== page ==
I think that Construct 3 is what will move Scirra forward. I know that many people think that Scirra is basically jumping ship but I think they've seen many flaws and have heard enough flaws to know that they need a stronger product for the competition that you yourself have mentioned.

  • 150 updates+ over 5 years of post release development for a one time payment from what amounts to a one man coding army while also maintaining relatively constant community presence and responsive feedback on these forums?

    Not to mention he gave away pretty much full functionality to I'd assume a majority of users who's projects never make it over 100 events.

    I'd say it was well worth it just provide a very low barrier to entry and exposing a large amount of people to programming and thinking through algorithmic logic, but I'm not the one who needs to feed himself with software sales.

    So yeah I believe in what Ashley is doing.

    +1

    There's nothing stopping you from experiencing/using multiple tools and sticking with what works best for you. In fact I highly recommend exposing yourself to all the tools available to you to be able to properly compare experiences rather than just through general impression based on a software's public forum.

    I also believe that a good developer knows more tools than just one. Go ahead an experiment with well known ones (for ex. I still use C2, but in the meantime I'm also learning to use UE4). But don't forget: There's no such thing as a perfect tool. Construct 2 has issues, yes, but all the other engines do. You just haven't discovered them yet. I'd advise you to leave Game Maker alone and go for either Unreal Engine 4 or Unity for a more professional experience.

  • Thanks for the answers guys. You have strong points. I agree, I should use the other tools as well. But it requires time. And what time is it? Time is money. I've already spent 2,5 years to C2 of my time. And what do I have? I have a pile of games that cannot be published in App Store due to different bugs. Sometimes it's Scirra bugs, sometimes Apple, sometimes Ludei and Intel XDK. We are like beggars "please Ashley fix the bug, please Ludei fix the bug, Intel please.. please..."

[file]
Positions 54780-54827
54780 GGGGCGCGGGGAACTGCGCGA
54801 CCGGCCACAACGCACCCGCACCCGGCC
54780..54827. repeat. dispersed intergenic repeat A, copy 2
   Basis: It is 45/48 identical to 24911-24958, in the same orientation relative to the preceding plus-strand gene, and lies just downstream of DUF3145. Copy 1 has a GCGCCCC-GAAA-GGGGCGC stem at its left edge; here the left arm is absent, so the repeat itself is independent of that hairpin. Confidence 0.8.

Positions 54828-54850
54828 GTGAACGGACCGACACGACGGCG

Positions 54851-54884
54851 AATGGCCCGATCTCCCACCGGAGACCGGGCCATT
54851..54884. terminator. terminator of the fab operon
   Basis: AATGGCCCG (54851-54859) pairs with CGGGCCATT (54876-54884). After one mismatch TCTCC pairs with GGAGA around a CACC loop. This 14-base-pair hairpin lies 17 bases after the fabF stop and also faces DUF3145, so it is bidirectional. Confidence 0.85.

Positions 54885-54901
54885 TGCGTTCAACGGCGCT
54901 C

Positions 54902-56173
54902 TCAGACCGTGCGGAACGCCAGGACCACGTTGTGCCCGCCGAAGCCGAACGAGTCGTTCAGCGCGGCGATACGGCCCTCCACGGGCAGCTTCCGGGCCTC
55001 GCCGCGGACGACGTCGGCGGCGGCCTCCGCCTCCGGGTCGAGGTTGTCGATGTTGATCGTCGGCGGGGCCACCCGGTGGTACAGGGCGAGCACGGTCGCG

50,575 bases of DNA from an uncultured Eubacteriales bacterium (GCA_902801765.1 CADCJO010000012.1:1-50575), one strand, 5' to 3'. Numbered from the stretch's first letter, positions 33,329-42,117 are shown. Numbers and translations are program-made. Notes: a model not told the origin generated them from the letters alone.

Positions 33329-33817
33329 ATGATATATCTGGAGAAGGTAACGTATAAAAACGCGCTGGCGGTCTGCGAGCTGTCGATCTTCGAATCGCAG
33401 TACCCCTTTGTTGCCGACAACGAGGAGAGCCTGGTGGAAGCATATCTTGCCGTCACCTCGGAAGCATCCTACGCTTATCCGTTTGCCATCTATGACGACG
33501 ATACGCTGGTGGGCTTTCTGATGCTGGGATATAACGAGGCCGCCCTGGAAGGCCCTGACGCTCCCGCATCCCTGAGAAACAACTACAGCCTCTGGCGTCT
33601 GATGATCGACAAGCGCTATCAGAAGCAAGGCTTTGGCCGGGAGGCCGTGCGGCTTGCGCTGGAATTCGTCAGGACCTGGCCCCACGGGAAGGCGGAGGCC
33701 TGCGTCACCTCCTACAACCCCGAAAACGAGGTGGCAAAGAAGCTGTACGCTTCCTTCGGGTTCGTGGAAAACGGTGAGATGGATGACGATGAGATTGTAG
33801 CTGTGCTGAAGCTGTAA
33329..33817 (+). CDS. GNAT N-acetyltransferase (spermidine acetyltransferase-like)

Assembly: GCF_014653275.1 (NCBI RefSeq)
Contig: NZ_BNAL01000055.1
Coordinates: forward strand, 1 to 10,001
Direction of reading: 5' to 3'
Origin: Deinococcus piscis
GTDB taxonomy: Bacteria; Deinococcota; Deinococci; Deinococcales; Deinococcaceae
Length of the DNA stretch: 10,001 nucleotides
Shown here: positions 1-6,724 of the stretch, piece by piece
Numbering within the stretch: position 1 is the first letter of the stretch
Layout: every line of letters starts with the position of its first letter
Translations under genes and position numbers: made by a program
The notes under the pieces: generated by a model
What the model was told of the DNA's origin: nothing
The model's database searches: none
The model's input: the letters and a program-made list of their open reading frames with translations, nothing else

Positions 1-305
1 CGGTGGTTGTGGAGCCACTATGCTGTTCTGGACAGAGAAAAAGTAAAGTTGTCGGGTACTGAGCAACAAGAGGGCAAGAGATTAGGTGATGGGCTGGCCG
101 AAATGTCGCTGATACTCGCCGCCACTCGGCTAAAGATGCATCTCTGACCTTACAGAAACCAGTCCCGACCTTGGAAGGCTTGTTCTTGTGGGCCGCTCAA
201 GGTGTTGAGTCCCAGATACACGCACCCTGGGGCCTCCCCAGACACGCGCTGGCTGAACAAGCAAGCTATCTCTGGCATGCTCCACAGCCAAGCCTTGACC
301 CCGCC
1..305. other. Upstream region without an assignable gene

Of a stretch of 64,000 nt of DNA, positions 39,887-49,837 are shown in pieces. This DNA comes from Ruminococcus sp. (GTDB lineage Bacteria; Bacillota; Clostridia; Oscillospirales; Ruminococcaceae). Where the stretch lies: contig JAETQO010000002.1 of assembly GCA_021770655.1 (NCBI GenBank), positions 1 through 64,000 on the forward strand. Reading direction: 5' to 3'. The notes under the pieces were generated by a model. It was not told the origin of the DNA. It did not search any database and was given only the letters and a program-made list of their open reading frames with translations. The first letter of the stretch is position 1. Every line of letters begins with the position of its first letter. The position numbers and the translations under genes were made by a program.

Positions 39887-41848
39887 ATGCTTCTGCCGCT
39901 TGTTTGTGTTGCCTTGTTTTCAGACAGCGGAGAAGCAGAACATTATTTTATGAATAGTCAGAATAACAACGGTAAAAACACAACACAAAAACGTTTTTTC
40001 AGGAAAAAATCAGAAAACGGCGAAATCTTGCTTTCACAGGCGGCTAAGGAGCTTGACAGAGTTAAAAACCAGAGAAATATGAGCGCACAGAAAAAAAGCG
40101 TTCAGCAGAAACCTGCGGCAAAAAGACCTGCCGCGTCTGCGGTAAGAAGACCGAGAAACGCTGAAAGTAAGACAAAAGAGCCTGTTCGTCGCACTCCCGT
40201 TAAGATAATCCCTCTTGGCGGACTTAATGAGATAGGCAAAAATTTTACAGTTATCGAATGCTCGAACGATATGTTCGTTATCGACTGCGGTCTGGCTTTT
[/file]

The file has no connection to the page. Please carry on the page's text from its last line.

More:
I'm really surprised how the majority thinks. I can read all the time on this forum when someone says "one time payment" and "a one man coding". Well, Scirra is a company or Ashley's hobby? At the bottom of the page reads "Scirra Ltd". Ltd - A limited company. It's not my problem if Scirra Ltd don't have employees. It's not my problem if Scirra Ltd does not know how to make money in order to be able to hire workers. I am happy if I can pay monthly fee (for example monthly fee) and I know that my money be spent on development of the program. But Ashley clearly wants to be an indie software developer...

    No hard feelings, I just say what I think.

  • It's frustrating to be blamed for bugs in other people's software, and that specific iOS audio issue you referenced is the latest and strongest example of this. I am almost certain the bug is in either Safari or the iOS operating system. In this case, it doesn't matter what tool you use: anything at all that runs in Safari will be affected by the same bug. So I guess you can choose a different tool if you like, but you could easily run in to the same bug again, because the problem is in Safari or iOS, not Construct 2.